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Ex-Lover Wants Contact With Letourneau

The boy who famously had an affair with grade-school teacher Mary Kay Letourneau (search) when he was 12 is fighting a court order saying she can't contact him as a condition of her prison release.

Letourneau was freed from the Washington Corrections Center for Women (search) before dawn Wednesday after serving seven-and-a-half years behind bars for child rape.

Vili Fualaau (search), now 21, and Letourneau have two children together as a result of their relationship, which began when she was a 34-year-old teacher and he was her sixth-grade pupil. The pair said they were in love. Their children are 5 and 7 years old and visited her in prison about twice a month.

As a condition of her release, Letourneau, 42, was forbidden from contacting Fualaau. But on Wednesday morning, Fualaau's attorney, N. Scott Stewart, filed a motion for the court to toss out the no-contact order.

Fualaau "does not fear Mary K. Letourneau," the motion argues, adding that the sole basis for criminal charges was Fualaau's age.

"He is now an adult and, as an adult, is requesting that the court allow him to associate with other adults of his own choosing, specifically Mary K. Letourneau," it says.

The prosecutor's office is reviewing the motion, spokesman Dan Donohoe said, and had not yet decided whether to agree to it or request a hearing before a judge.

A friend of Fualaau's, Noel Soriano, told NBC's "Today" show that Fualaau was "relieved that she's out of prison and currently he can't wait to see her."

Letourneau, who sang in the choir and recorded books-on-tape for the blind while in prison, wants to try to build a normal life, said Seattle attorney Anne Bremner, who struck up a friendship with Letourneau in 2002 and spoke to her recently by phone. "She wants to be a mother, she wants to be a responsible member of society."

As a sex offender, Letourneau will have to register with the state within 24 hours of her prison release and receive court-ordered treatment. Authorities will notify her new neighbors — although the TV trucks will probably tip them off first. More than seven years in prison has done little to dim Letourneau's notoriety.

A small crowd gathered outside the prison gates on Tuesday night — a few families and some rowdy teenage boys flaunting signs that said "I'm 18, Baby" and "Take Me Home" for the TV cameras.

Letourneau was a 34-year-old elementary school teacher in suburban Seattle and a married mother of four in 1996 when her friendship with the then-12-year-old Fualaau mutated into flirtation and then sex.

The illicit relationship was revealed when Letourneau's husband, Steve, found love letters from the boy. Steve Letourneau later moved to Alaska with the couple's four children and was granted a divorce. The children visited a few times a year.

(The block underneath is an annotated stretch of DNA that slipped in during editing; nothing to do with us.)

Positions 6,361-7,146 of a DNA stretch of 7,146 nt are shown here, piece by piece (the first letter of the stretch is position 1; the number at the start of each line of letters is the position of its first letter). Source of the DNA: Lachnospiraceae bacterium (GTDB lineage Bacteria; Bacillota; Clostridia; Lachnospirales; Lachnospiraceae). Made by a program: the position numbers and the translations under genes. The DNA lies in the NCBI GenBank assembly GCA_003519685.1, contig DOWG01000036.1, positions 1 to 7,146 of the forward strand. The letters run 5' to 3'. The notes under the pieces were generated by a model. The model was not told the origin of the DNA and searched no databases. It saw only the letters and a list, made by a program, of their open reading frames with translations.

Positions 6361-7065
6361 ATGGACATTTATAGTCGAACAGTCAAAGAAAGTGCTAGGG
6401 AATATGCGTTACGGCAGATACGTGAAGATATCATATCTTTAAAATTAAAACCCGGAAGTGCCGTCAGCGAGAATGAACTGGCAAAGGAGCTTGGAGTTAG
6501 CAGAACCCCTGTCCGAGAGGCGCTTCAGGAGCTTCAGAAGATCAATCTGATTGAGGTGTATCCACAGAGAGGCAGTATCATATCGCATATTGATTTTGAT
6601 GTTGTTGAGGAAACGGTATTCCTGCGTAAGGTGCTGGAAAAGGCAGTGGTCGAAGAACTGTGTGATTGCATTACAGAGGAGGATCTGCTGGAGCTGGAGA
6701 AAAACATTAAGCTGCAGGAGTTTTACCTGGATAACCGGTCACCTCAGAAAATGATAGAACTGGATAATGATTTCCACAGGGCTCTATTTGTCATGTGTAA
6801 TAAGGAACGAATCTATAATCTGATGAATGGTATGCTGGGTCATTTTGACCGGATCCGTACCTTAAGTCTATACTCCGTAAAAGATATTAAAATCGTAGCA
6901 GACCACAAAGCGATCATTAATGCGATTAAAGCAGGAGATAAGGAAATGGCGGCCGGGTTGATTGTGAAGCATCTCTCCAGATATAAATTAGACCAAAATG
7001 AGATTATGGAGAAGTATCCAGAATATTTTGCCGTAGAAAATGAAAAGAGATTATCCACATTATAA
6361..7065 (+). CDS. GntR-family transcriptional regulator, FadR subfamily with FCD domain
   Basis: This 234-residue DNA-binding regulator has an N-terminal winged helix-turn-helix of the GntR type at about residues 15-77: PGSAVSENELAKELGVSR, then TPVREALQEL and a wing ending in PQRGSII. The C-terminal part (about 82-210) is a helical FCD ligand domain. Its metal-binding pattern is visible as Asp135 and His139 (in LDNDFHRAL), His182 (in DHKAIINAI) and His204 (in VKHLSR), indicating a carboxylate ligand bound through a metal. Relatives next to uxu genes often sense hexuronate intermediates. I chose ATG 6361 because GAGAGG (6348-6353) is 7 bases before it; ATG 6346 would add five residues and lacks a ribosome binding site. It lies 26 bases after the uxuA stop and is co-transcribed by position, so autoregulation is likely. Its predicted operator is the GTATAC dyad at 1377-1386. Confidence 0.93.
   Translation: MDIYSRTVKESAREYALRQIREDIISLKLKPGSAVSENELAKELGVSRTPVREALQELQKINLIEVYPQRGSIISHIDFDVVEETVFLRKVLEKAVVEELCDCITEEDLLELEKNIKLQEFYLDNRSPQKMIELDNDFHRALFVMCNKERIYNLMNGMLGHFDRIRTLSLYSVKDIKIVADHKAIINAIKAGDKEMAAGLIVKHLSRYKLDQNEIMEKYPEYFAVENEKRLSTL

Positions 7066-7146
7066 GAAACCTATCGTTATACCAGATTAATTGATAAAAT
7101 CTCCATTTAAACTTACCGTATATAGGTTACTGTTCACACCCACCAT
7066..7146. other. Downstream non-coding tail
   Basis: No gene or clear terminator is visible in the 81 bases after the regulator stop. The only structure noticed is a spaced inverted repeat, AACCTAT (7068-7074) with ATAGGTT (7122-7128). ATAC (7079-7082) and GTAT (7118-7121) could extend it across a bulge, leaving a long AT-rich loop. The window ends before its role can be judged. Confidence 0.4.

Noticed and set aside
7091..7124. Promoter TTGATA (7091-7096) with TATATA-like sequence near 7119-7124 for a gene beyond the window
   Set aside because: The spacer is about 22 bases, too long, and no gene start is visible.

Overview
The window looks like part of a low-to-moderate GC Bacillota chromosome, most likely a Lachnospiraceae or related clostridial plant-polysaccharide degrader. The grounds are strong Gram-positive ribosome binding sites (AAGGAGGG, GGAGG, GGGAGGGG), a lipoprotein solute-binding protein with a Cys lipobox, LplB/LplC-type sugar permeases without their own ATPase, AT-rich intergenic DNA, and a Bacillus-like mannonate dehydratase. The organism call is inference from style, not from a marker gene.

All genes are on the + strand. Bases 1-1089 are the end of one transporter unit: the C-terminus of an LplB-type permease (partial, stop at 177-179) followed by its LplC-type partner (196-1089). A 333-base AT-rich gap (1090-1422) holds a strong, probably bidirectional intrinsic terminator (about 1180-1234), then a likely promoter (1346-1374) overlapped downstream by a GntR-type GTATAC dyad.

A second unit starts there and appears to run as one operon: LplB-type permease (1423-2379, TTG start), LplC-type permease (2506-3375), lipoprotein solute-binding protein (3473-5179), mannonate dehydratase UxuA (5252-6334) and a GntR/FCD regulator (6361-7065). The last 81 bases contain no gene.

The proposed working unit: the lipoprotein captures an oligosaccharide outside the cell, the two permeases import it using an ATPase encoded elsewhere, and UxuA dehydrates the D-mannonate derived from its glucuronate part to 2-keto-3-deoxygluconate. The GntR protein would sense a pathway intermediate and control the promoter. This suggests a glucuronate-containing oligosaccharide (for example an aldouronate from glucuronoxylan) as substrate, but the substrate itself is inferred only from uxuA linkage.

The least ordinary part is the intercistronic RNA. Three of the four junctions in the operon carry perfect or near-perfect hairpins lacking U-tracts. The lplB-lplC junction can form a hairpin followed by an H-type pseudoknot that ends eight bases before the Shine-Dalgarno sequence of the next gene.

When Letourneau was arrested in 1997, she was already pregnant with Fualaau's daughter. A judge sentenced her to six months in jail for second-degree child rape, and ordered her to stay away from Fualaau.

But the temptation proved too much for her to resist. A month after Letourneau was released, she was caught having sex with Fualaau in her car, a violation of her parole. She was sent to prison for seven and a half years, and gave birth to Fualaau's second daughter behind bars.

"This case is not about a flawed system. This is about an opportunity that you foolishly squandered," King County Superior Court Judge Linda Lau told Letourneau at her sentencing, referring to the lenient terms she had earlier imposed.

Letourneau may now want to tell her own story. A state appeals court ruled in 2000 that she may sell and profit from her story. She has also expressed interest in working for a group that advocates for the rights of mothers in prison.

As for trying to reconnect with Fualaau, Letourneau was mum. "I'm not allowing myself to think about being with him," Letourneau told Seattle's KOMO-TV earlier this week. "We had a beautiful relationship, and I value it for what it was."

Attempts by The Associated Press to reach Letourneau or her lawyers were unsuccessful.

Fualaau told People magazine recently that he'd like to reunite with Letourneau, but wants to take things slowly. He is unemployed and told the magazine he is working on his GED. His mother is raising their children. Fualaau's phone number is unlisted.

"I don't know what my feelings are right now," Fualaau told KING-TV on Tuesday, acknowledging he was "kind of nervous."

"But I know that I do love her," he said.

The Associated Press contributed to this report.